Some pretty disturbing (at least for me) news just came out according to which, Google apparently has the power to snoop upon your pictures and videos anytime it wants to — courtesy the newly renovated photos app — even if you uninstall it from your device.
The brand new Photos app, which was separated from Google Plus in May and offers some pretty awesome features such as unlimited cloud storage and a machine learning algorithm to simplify searches, has a catch that Google forgot to mention.
David Arnott, an editor at the Nashville Business Journal was one of the first to discover it when he noticed that Google was uploading his pictures on the cloud even after removing the Google Photos app from his smartphone.
Instead of my pair of test photos, I saw hundreds of images. They weren’t synced from my phone in that moment, because I always delete photos from my device once they’ve been uploaded. My phone must have been uploading pictures to Google Photos even though I didn’t even have Google Photos on my phone.
Yes sir, as recently discovered by several other unsuspecting users, who found their private pictures uploaded to the cloud even after they uninstalled Google photos, the synchronization that takes place once users install the updated Google photos, continues even after uninstalling the app — in effect allowing a third-party access to your private data — a concept which is frightening to say the least in an age and time when our smartphones are our closest companions and privy to most of our secrets.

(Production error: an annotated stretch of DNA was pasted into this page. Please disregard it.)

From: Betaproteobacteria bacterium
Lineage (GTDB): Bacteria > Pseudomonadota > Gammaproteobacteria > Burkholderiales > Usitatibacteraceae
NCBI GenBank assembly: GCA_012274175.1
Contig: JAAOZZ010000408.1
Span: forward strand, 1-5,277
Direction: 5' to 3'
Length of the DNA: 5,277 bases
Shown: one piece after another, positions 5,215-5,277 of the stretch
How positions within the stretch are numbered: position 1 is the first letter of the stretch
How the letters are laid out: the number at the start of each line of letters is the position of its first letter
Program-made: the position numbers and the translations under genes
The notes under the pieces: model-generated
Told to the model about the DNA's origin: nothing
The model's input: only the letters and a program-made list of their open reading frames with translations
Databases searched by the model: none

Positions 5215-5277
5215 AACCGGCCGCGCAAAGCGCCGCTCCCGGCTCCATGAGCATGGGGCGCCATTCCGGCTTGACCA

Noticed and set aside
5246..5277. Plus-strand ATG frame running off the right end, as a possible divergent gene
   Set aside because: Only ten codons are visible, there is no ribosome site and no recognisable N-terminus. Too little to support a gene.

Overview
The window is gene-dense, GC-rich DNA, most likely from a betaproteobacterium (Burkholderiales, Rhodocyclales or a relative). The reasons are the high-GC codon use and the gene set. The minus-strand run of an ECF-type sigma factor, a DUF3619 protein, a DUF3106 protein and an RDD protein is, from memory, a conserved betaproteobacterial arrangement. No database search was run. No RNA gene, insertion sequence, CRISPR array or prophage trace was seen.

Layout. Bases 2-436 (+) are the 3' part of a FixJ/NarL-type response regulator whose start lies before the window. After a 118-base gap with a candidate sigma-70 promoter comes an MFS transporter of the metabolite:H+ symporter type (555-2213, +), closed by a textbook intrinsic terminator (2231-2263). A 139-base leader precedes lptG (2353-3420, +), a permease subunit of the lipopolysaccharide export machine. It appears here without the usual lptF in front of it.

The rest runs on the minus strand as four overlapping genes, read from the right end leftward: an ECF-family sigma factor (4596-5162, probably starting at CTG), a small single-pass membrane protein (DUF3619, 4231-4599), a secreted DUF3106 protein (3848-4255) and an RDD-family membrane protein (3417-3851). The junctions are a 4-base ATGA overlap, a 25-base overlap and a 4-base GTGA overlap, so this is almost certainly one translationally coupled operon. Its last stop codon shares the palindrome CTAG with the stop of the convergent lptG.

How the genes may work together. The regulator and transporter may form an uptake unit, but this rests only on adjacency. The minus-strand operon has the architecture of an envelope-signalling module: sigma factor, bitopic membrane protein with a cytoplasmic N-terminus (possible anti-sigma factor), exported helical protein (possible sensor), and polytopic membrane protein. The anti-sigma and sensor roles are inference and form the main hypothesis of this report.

In order to turn this unlooked-for feature off, users must first access Google setting on their device followed by turning synchronization off, which is something that most people, accustomed as they are to the simple uninstall and forget feature that Android offers for third-party apps, do not dream of doing.
The same is true for Cloud services, which in spite of quickly forming an important part of our virtual existence are mind bogglingly complex. While users may expect a service to remove itself from their lives simply because they uninstalled it, things are not quite so simple when the cloud is involved, leading to unexpected effect such as the unintended uploading of pictures, which occurred because of the fact that such services are made to span across several devices and removing the app from one does not turn it off for the others.
While Google has declined to comment on the topic or to explain why it did not offer users a prompt to turn the service off when uninstalling, the one thing to learn here is to be extremely wary when allowing cloud syncing services to deal with your data. For all you know, that really embarrassing picture you deleted may just be safe and secure — up in the cloud.